Tag Archives: J. M. McCaleb

McCaleb on Revelation

J. M. McCaleb -- student at CotB

J. M. McCaleb (1862–1953)

By 1895, J. M. McCaleb had been doing independent mission work in Japan for more than a year. During that time he was a regular contributor to the Gospel Advocate, writing columns on a range of subjects from doctrinal issues to moral exhortations to book reviews to reports of the work in Japan. In the January 3, 1895, issue of the Advocate, he contributed a piece titled “Some Good Books” which contains short reviews of J. W. Shepherd’s Handbook on Baptism, J. L. Martin’s The Voice of Seven Thundersand a new pamphlet by David Lipscomb titled “Truth-Seeking.”

I thought McCaleb’s comments on Martin’s book were interesting, and wanted to share them here:

I read this book some twelve or fifteen years ago, when a boy, but read it a second time with more interest and benefit, because better prepared to receive it. It is simply a commentary on Revelation given in the form of lectures. It is a very common idea that if one is not just a little “unbalanced,” he is at least wasting time in studying or preaching from Revelation. Hence this part of the Book is usually neglected. People take it for granted it is something not to be understood, so pass it by. In our Bible course of study at Lexington, I remember there was scarcely a hint at Revelation. Excellent as it is, I believe it could be improved by including this important part of the scriptures, if it was only to give a few leading points as to how it should be studied to be understood. While one may not agree with all the author says, there are certainly many excellent suggestions that stimulate one to study the last words of Jesus to the churches and the world with a new interest. Why call it a revelation if it is a mystery not to be understood?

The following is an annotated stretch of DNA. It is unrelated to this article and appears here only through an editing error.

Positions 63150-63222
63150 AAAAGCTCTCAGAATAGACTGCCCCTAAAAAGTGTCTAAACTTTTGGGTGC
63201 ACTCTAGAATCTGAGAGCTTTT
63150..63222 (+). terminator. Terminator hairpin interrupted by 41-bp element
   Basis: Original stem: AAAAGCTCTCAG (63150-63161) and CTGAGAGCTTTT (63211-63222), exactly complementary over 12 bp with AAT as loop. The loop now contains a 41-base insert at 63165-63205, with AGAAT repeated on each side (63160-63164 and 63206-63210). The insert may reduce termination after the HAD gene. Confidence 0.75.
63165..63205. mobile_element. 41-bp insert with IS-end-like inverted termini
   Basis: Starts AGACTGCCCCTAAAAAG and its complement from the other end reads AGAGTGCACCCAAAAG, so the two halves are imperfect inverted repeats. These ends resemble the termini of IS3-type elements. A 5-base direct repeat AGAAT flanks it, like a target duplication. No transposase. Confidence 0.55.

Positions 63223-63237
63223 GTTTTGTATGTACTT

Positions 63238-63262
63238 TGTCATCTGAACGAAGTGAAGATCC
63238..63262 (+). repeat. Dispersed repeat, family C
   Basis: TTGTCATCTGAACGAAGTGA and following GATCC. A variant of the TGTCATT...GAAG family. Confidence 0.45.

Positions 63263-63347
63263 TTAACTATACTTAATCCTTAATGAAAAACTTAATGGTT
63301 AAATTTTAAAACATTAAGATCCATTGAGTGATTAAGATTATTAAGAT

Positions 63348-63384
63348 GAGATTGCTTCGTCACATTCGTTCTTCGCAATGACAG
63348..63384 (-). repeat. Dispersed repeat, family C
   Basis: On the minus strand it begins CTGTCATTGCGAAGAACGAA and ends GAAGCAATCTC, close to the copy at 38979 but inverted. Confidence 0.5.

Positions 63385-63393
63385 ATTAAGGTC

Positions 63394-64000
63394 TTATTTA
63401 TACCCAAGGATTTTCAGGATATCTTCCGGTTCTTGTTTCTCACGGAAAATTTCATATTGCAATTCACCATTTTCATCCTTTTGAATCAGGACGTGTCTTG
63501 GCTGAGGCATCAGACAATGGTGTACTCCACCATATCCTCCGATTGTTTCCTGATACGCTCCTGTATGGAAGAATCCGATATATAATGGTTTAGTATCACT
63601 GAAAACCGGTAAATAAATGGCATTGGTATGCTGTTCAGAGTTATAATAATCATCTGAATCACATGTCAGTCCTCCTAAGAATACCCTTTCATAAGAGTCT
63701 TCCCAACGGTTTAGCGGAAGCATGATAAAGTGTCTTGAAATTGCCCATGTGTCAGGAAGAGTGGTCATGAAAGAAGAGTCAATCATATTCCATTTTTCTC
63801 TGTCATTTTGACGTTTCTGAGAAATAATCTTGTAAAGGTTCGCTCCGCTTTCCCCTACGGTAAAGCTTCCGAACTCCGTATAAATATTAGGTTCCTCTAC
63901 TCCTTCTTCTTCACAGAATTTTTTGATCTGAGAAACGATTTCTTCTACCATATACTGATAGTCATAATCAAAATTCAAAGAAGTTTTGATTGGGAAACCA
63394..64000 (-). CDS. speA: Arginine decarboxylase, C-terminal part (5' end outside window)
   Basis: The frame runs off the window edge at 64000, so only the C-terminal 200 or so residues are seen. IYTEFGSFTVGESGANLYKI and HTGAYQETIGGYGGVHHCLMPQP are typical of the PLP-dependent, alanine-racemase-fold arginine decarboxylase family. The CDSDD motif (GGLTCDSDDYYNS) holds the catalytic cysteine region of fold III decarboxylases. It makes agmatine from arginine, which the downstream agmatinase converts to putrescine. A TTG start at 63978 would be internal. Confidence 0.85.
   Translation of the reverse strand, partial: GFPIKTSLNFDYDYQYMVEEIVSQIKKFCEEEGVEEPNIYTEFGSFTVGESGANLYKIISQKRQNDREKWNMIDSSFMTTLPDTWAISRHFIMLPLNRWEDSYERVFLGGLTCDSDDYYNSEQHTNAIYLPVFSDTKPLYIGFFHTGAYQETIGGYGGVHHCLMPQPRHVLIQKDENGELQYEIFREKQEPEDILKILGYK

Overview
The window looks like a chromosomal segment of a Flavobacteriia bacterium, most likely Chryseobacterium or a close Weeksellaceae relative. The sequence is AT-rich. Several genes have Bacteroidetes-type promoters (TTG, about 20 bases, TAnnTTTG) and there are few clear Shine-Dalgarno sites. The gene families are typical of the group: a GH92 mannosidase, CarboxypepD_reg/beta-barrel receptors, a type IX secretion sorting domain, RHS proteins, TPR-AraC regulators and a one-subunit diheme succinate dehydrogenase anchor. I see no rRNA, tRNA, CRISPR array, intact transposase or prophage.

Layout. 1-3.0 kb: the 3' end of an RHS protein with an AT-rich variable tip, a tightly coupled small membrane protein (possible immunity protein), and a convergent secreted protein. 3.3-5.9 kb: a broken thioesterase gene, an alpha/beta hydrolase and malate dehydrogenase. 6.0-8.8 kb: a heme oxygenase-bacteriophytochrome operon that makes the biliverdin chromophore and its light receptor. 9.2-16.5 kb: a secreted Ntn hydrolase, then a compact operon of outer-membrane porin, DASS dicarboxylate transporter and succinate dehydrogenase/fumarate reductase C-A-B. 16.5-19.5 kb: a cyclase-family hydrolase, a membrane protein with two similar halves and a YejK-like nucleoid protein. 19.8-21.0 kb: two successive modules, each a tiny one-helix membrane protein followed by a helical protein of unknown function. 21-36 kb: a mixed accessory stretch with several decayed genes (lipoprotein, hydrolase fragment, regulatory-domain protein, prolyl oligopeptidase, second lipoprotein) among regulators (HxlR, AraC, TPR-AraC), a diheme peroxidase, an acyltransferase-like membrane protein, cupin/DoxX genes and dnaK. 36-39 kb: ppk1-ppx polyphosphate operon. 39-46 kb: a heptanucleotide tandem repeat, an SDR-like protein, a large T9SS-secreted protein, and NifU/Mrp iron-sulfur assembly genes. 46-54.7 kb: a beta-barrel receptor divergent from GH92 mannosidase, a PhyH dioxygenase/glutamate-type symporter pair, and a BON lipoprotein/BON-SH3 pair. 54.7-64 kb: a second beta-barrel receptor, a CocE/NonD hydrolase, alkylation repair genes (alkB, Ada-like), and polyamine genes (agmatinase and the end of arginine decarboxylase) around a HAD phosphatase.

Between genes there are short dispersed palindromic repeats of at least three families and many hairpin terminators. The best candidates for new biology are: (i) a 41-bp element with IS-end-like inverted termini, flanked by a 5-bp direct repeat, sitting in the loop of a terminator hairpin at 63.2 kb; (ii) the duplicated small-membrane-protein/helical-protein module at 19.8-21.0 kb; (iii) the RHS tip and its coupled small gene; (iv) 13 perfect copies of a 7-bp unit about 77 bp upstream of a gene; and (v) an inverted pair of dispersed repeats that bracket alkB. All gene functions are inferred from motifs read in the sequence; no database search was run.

(Excerpted from “Some Good Books,” Gospel Advocate 37.1 [January 3, 1895]: 6–7)

McCaleb, of course, was an 1891 graduate of the College of the Bible (in the same graduating class with O. P. Spiegel as it happens). This nugget of insight into the curriculum at Lexington helps us understand a bit more fully the disputes that broke out in the churches over premillennialism two decades later.

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On “getting the young people” (UPDATED)